Deceased Donor Kidney Transplant | Deceased Donor Biomarkers and Recipient Outcomes

Deceased Donor Kidney Transplant research study

What is the primary objective of this study?

Compared to chronic dialysis, kidney transplantation provides recipients with longer survival and better quality of life at a lower cost. In order to meet increasing demands for kidney allografts, kidneys from older and sicker donors are being procured. This has led to greater discard rates of donated kidneys as well as more complications for recipients, including shorter allograft survival. Available clinical models to predict kidney allograft quality have poor prognostic ability and do not asses the degree of kidney allograft injury. However, allograft injury near the time of procurement can lead to major consequences for the transplant recipient: greater risks of delayed graft function, poor allograft function and premature loss of the transplant. Our proposal is based on the hypotheses that novel biomarkers measured in donor urine and transport media at the time of procurement can assess acute and chronic kidney injury and that distinct biomarker patterns will predict allograft survival. In collaboration with five organ procurement organizations, we will collect urine samples from consecutive deceased donors and samples of transport solution for every pumped kidney. We will measure markers of injury, repair, inflammation and fibrosis. We will determine mortality and allograft survival in all patients by linkage to the United Network for Organ Sharing (UNOS) database (Overall Cohort). Additionally, we will perform a detailed chart review of a subset of recipients (detailed cohort) and will also examine associations between biomarkers and longitudinal graft function over five years after transplant. Early, non-invasive and rapid assessment of donor kidney injury could drive better allocation decisions and potentially reduce the rates of post-transplant complications. Further, these new tools could provide a platform for clinical trials of therapies for allografts and kidney transplant recipients aimed at ameliorating allograft injury.

Who is eligible to participate?

Inclusion Criteria: - Donor Cohort: Appropriate informed consent for research according to OPO policies - Recipient Cohorts: Any recipient of at least one kidney from a deceased donor enrolled by our participating OPOs Exclusion Criteria: • Donor Cohort: Lack of adequate biospecimen quantity or quality as per protocol

Which medical condition, disease, disorder, syndrome, illness, or injury is researched?

Deceased Donor Kidney Transplant

Acute Kidney Injury

Delayed Graft Function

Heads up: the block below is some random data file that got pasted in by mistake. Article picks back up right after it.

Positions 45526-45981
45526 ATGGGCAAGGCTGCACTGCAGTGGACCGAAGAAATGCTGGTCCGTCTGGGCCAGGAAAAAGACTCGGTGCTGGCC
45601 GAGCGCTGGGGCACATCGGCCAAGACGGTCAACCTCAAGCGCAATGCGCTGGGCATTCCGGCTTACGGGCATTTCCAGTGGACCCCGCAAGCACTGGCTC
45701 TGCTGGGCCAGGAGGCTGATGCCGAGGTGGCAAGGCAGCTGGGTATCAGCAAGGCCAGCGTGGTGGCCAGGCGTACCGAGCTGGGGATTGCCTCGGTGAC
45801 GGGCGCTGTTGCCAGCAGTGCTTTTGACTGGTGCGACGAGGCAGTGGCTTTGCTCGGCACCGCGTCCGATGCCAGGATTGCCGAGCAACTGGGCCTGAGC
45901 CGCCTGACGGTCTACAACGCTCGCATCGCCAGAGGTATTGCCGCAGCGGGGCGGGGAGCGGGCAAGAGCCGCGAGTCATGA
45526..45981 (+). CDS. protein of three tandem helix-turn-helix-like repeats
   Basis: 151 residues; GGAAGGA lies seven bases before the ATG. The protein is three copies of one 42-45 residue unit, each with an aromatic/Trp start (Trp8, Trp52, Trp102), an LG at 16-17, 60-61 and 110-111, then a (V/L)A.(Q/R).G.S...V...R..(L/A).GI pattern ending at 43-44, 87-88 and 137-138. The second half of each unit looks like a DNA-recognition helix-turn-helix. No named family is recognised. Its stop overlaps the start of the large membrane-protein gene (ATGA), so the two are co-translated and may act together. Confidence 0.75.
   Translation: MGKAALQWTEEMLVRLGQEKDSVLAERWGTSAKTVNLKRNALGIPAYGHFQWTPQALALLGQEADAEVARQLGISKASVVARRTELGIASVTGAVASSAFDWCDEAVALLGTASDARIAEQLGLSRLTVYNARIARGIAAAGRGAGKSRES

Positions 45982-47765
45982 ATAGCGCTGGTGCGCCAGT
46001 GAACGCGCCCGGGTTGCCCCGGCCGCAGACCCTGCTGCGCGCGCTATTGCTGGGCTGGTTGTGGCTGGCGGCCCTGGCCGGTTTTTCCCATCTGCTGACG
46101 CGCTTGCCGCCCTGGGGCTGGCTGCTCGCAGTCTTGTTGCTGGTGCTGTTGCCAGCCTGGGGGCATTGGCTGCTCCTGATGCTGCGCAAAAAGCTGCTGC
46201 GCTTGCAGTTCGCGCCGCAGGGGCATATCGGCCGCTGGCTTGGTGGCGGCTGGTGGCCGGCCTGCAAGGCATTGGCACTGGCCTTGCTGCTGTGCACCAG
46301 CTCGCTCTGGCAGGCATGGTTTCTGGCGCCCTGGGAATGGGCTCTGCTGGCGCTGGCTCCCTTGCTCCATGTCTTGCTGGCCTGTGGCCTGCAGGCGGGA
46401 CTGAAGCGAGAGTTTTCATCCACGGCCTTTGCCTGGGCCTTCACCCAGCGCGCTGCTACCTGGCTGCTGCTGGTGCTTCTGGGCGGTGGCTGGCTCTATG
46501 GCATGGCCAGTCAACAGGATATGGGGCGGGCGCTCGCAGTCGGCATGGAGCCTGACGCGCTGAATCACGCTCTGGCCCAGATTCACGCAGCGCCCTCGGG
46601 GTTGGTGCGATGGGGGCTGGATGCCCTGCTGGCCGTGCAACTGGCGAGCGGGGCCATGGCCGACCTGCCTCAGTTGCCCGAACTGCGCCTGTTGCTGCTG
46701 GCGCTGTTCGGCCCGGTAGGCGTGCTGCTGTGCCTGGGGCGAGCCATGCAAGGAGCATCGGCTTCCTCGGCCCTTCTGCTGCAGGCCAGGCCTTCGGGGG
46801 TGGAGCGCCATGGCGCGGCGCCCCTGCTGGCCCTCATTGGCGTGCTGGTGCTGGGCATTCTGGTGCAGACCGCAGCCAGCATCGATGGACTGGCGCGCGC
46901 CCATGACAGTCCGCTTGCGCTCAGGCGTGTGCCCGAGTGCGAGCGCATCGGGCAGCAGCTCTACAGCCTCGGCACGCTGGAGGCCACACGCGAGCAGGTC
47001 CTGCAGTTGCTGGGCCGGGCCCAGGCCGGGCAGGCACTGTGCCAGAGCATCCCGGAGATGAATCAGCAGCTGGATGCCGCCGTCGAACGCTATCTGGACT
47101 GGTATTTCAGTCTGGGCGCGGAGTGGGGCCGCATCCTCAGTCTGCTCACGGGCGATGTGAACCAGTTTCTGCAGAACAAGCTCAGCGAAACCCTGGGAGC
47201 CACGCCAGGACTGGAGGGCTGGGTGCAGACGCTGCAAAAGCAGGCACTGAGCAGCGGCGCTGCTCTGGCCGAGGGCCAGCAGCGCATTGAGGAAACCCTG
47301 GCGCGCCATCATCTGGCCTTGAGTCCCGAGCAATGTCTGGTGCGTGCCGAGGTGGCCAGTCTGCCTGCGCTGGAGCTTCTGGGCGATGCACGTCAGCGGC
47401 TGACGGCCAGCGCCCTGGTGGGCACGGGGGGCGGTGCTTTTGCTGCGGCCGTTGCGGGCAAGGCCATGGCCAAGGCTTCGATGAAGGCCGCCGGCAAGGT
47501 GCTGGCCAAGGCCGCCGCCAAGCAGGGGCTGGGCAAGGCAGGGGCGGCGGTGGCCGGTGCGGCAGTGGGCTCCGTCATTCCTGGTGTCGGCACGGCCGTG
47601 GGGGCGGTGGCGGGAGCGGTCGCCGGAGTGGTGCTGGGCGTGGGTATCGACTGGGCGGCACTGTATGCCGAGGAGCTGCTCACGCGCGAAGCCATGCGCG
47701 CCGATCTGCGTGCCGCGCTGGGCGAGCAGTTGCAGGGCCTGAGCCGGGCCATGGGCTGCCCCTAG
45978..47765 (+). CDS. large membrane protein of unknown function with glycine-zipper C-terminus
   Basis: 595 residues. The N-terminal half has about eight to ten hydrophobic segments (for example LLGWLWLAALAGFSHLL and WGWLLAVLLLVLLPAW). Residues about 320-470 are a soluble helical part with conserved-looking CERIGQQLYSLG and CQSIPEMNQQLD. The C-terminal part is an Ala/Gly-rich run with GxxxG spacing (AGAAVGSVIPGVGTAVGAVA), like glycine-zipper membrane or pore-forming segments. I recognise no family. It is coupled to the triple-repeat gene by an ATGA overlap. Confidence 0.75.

End Stage Renal Disease

Graft Failure

Study Interventions

Interventions can include giving participants drugs, medical devices, procedures, vaccines, and other products that are either investigational or already available or noninvasive approaches such as surveys, education, and interviews.

Study Arms

Research studies and clinical trials typically have two or more research arms. An arm is a group of people who receive the same treatment in the study.

Deceased-Donor CohortWe will collect urine samples from approximately 1600 deceased donors and approximately 600 perfusate samples from machine-pumped kidneys from participating organ procurement organizations (OPOs).

Recipient Cohort (Overall and Detailed)No samples will be collected from the recipients. Only clinical data and outcomes will be collected from the recipients.

Study Status

Active, not recruiting

Start Date: May 2010

Completed Date: December 2018


Type: Observational


Primary Outcome: Delayed Graft Function

Secondary Outcome: Graft Function (detailed cohort)

Study sponsors, principal investigator, and references

Principal Investigator: Chirag R Parikh, MD PhD

Lead Sponsor: Yale University

Collaborator: National Institute of Diabetes and Digestive and Kidney Diseases (NIDDK)

More information:

Hall IE, Bhangoo RS, Reese PP, Doshi MD, Weng FL, Hong K, Lin H, Han G, Hasz RD, Goldstein MJ, Schröppel B, Parikh CR. Glutathione S-transferase iso-enzymes in perfusate from pumped kidneys are associated with delayed graft function. Am J Transplant. 2014 Apr;14(4):886-96. doi: 10.1111/ajt.12635. Epub 2014 Feb 24.

Hall IE, Reese PP, Weng FL, Schröppel B, Doshi MD, Hasz RD, Reitsma W, Goldstein MJ, Hong K, Parikh CR. Preimplant histologic acute tubular necrosis and allograft outcomes. Clin J Am Soc Nephrol. 2014 Mar;9(3):573-82. doi: 10.2215/CJN.08270813. Epub 2014 Feb 20.

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